I’m definitely going to read this book for my next library story time.

Chester Raccoon and the Almost Perfect Sleepover by Audrey Penn

Chester Raccoon is going to his friend Pepper Opossum’s house for a sleepover, “his first whole day away from home”. Chester, Pepper, and several other animal friends, including Sassafras Skunk, play together, learn to get along, and eventually, when they are “all tuckered out”, they curl up in the opossum’s hollow to go to sleep.

This picture book is the tenth in Ms. Penn’s Kissing Hand series. Chester takes his kissing hand, the one that Mother Raccoon kissed right in the middle of the palm, with him to Pepper Opossum’s house, and it is a comfort when the friends go to bed. But Chester still misses his own bed in his own home.

Preschoolers who are just getting to the age where they might spend the night away from home could appreciate this gentle, somewhat humorous, story of a “dayover” that ends with a comforting trip home for Chester. During the day, the animal children play and work out their minor differences, and they are very tolerant of Skunk’s “stinky puffs” that seem to overtake him at several inopportune moments during the day. I enjoyed both the story and the illustrations, and I think preschool children would like it even more than I did.

It turns out the the original book in this series, The Kissing Hand, made School Library Journal’s Betsy Bird’s Top 100 Picture Books list a few years ago, coming in at #95. I’ve never read The Kissing Hand, about Chester’s first day of school, but Ms. Bird says, “This title falls dangerously close to the realm of the sentimental picture book.” However, she also opines, “The Kissing Hand seems to raise no ire. It simply fulfills its purpose in life and continues onward after that.” So, yes, the tenth book in the series is a bit on the precious side, but maybe it, too, fulfills its purpose.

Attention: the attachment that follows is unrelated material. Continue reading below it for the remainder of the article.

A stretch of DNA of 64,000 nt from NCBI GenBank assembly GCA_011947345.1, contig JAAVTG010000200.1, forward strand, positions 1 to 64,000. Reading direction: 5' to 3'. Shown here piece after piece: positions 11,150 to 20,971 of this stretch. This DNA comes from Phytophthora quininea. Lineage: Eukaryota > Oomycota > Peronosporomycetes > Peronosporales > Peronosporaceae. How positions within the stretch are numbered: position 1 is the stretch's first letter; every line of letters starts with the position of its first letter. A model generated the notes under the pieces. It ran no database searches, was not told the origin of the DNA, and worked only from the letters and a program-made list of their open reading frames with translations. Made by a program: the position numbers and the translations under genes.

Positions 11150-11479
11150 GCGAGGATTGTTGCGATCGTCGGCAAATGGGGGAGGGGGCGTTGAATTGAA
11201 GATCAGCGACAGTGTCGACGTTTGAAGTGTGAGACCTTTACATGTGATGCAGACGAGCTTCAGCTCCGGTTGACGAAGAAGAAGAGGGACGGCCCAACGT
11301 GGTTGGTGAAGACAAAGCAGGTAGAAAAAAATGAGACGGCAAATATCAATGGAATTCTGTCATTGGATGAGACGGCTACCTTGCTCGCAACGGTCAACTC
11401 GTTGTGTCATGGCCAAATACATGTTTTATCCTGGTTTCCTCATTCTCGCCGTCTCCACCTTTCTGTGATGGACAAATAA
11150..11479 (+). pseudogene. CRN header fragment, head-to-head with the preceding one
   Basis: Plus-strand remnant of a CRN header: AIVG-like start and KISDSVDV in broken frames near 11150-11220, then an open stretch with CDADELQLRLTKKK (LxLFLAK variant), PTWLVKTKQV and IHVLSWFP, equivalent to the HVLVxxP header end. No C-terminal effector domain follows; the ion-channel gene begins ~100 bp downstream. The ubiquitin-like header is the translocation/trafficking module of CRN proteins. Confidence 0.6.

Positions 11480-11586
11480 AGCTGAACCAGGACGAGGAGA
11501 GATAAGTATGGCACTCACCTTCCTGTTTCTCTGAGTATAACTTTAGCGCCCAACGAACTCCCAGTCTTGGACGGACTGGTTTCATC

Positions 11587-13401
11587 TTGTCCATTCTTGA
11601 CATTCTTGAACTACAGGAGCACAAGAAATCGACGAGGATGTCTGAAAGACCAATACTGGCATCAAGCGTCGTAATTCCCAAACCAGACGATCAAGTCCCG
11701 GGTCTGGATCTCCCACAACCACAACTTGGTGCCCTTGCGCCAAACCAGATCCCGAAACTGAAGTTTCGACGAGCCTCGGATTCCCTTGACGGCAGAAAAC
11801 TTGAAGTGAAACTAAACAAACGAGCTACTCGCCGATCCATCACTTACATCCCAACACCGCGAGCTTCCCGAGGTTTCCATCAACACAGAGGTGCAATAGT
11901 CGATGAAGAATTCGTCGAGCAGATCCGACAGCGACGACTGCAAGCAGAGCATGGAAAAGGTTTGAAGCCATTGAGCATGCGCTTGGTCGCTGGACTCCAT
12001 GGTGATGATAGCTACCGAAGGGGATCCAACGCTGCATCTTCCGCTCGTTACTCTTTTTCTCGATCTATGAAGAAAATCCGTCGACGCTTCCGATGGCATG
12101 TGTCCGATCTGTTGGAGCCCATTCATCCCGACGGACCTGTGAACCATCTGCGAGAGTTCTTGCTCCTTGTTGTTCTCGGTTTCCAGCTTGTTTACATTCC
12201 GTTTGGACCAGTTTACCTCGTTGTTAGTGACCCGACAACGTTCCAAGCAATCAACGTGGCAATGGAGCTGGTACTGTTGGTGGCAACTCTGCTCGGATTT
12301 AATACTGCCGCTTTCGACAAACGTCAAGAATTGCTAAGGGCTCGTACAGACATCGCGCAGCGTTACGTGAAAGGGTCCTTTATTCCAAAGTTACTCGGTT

Thunder Cake by Patricia Polacco

I was only recently introduced to picture book author and illustrator Patricia Polacco, a gap in my kidlit education and appreciation if there ever was one. Ms. Polacco writes rich traditional family stories about children and their cultural heritage. Often the stories are based on or come from the Russian/Irish family history and traditions of Ms. Polacco’s birth family.

“My fondest memories are of sitting around a stove or open fire, eating apples and popping popcorn while listening to the old ones tell glorious stories about the past.”

Thunder Cake, the author tells us in the introduction to the book, “is the story of how my grandma—my Babushka—helped me overcome my fear of thunderstorms.” Babushka tells the little granddaughter in the story to come out from under the bed and count the seconds between the lightning and the thunder to see how far away the storm is. Then, they will know how long they have to bake a thunder cake “and get it into the oven before the storm comes, or it won’t be a real Thunder Cake.”

The impending thunderstorm becomes an occasion for celebration and for facing down fears as the girl and her Babushka gather the ingredients for the thunder cake. Babushka teaches her granddaughter to draw on the courage that she has within herself while depending on the loving support of her Babushka.

If you want to enjoy the entire story now, here it is, read by the author:

I just added Thunder Cake to my library, and I’m pleased to think of my patrons enjoying the story together. It even has the requisite recipe for “Thunder Cake” on the last page—a cake recipe with a secret ingredient. Who could resist?

I have two other books by this author in my library: Mrs. Katz and Tush and The Keeping Quilt. There are several others I would like to have, including The Blessing Cup, An Orange for Frankie, Christmas Tapestry, Pink and Say, The Bee Tree, Chicken Sunday, and Rechenka’s Eggs. In fact, I guess I’ve became a Patricia Polacco fan.